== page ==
Organic Resilience in Extreme Weather

organic resilience extreme weather

A persistent problem of scientific studies in agriculture is that they’re often too short to be conclusive. If you only collect data for a season or two, you may end up with unusual conditions that don’t reflect the long-term situation on the ground.  When a single study’s been running for four decades, the findings carry more weight.

That’s how long the Rodale Institute’s Farming Systems Trial has been going on. Over that stretch of years, it’s accumulated solid data on the differences between organic and conventional farming.

Overall, organic and conventional management have similar yields – except in drought years, when conventional yields plummet but organic yields hold more or less steady, producing about 30% more than conventional.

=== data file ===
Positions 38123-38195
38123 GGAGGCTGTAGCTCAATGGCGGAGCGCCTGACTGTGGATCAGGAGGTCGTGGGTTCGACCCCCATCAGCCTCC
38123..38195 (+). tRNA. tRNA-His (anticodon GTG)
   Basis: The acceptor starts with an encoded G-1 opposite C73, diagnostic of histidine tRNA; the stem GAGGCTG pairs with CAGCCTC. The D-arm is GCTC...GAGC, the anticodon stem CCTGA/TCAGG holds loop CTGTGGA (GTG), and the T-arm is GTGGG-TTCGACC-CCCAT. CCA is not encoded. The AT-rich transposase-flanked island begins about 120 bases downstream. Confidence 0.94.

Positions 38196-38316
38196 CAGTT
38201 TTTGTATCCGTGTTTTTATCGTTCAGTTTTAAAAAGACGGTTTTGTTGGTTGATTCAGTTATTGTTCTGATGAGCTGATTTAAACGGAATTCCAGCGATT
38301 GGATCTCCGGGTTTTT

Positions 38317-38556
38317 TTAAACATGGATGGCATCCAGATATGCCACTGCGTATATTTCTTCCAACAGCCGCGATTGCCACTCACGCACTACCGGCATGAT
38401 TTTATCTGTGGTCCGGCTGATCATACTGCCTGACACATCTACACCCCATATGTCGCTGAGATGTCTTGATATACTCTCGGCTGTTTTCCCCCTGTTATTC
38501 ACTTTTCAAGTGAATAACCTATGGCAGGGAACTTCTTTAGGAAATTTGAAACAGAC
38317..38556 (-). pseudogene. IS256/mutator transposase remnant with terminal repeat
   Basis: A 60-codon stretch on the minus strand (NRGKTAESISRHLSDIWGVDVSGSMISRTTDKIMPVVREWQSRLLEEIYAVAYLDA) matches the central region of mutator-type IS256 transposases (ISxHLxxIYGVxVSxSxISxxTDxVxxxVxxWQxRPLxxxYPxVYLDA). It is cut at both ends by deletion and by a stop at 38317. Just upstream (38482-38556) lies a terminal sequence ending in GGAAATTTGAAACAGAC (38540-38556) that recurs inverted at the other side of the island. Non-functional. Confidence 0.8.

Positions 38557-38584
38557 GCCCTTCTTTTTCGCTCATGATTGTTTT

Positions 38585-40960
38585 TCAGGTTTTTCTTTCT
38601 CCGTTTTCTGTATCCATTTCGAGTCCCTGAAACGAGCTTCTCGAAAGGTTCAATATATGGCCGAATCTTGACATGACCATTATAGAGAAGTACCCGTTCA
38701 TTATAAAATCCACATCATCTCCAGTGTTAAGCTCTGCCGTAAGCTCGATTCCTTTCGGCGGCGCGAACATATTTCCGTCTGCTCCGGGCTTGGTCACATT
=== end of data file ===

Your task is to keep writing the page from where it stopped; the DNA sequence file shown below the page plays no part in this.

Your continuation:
That’s because – as the study’s deep dataset also shows – the organically managed fields build up larger reserves of soil organic matter, which acts like a sponge to hold more water when the weather takes a break from rain.

Thanks to the yield differential, along with lower operational costs, the organic plots have also been more profitable – even without the organic price premium.

The trial grows corn and soybeans, because those two crops occupy 70% of the farmland in the United States. In addition to the conventional treatment, it actually has two organic systems – one using animal manures, and one using only plant-based fertility.

Agriculture hasn’t sat still over the past 40 years, and the trial has adapted over time to keep pace with the changes. In 2008, all three treatments were split into full- and reduced-tillage treatments, and genetically modified crops were added to the conventional one.

To commemorate the trial’s 40th year, the Rodale Institute released a report on its findings to date. The report can be had free in electronic format from the organization’s website.

Read the Farming Systems Trial Report

Tag(s): organic

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